This post walks through how to send data from YugabyteDB to Elasticsearch using YugabyteDB’s Change Data Capture (CDC) feature.

Background

YugabyteDB CDC is a pull-based approach to CDC introduced in YugabyteDB 2.13 that reports changes from the database’s write-ahead-log (WAL). More specifically, the detailed CDC architecture is mentioned in YugabyteDB’s documentation.

Elasticsearch is a search engine based on the Lucene library. It also provides a distributed,

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Cloud Native Java: Integrating YugabyteDB with Spring Boot, Quarkus, and Micronaut

Java is the quintessential language runtime for enterprise applications built on monoliths, microservices, and modular architecture patterns. But when it comes to “Enterprise Java,” Spring is the de facto framework of choice.

The Spring ecosystem—with the simplicity of Spring Boot—has grown to provide integration touchpoints to a majority of the Java ecosystem. For starters, it offers a clean abstraction and “glue” code to build cohesive enterprise applications. However,

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Linux Performance Tuning: Dealing with Memory and Disk IO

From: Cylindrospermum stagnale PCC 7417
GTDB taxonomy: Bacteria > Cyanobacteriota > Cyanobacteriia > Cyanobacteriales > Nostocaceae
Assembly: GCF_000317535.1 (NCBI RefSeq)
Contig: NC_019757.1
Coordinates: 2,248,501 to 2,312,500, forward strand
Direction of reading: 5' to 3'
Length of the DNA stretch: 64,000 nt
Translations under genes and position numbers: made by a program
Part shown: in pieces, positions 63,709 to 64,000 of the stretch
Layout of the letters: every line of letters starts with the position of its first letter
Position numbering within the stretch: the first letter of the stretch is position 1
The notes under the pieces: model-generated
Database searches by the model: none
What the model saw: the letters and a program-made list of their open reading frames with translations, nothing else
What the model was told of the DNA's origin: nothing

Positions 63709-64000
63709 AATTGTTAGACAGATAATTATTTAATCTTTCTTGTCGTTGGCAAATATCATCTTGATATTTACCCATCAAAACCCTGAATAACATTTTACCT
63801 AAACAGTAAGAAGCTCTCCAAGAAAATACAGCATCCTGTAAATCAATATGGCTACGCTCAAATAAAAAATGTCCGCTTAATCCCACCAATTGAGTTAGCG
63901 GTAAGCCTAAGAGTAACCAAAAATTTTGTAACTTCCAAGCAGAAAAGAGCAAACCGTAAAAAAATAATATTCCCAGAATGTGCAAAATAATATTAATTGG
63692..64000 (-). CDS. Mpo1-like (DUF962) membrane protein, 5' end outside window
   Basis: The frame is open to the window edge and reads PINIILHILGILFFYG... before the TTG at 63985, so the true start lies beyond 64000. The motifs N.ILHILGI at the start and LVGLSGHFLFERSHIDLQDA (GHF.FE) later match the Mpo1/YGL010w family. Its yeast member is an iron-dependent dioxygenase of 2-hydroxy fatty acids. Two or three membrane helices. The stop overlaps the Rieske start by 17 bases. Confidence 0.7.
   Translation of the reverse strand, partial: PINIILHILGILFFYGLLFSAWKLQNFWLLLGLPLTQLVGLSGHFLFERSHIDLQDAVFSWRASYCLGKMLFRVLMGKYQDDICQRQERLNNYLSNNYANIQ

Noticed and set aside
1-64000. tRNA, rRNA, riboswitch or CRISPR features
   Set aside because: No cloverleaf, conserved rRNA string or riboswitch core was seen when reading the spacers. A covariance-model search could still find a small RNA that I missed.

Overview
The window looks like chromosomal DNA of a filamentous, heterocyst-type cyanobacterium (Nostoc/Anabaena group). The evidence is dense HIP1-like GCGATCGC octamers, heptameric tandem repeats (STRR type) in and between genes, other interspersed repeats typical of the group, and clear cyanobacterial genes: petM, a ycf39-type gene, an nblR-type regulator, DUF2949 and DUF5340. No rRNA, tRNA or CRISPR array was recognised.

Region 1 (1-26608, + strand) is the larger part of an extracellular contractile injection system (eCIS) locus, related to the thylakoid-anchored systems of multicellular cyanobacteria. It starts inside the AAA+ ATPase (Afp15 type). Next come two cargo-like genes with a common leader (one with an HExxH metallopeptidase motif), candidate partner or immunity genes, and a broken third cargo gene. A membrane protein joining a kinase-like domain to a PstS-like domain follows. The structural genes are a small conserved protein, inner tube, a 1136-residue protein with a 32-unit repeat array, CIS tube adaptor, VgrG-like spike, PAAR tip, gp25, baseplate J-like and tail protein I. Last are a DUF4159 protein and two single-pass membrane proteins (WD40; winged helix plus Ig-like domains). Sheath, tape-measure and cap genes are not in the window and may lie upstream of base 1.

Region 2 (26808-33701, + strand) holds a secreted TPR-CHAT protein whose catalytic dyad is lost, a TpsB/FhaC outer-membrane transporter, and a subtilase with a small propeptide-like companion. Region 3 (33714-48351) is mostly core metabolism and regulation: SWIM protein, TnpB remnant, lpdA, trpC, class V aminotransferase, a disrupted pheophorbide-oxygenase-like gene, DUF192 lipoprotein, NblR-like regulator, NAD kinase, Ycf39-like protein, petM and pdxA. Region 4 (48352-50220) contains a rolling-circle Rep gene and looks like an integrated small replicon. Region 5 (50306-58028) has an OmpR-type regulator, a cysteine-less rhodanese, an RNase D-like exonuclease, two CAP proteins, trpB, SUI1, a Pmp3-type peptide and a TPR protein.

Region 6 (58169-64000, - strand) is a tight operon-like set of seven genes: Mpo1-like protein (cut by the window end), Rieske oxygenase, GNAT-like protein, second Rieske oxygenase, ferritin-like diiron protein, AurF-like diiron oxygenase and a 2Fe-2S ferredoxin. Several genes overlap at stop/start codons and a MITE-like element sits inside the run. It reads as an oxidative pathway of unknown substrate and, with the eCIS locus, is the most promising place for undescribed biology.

Linux is a general purpose operating system. This means it’s created to generally do what is right, instead of having specific code paths to perform what is right for a single specific task—and potentially be wrong for others.

Linux does not have tunable parameters for reserving memory for caching disk pages (the page cache), like operating systems such as HPUX (dbc_min_pct, dbc_max_pct) or AIX (minperm%, maxperm%). Instead,

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PostgreSQL Timestamps and Timezones: How to Navigate the Interval Minefield

This is the second of a two part blog post series about the date-time data types that PostgreSQL, and therefore YSQL, support. The first part dealt with the basic business of representing moments (when things happen). The relevant data types here are time, date, and timestamp—where the latter has a without time zone and a with time zone variant.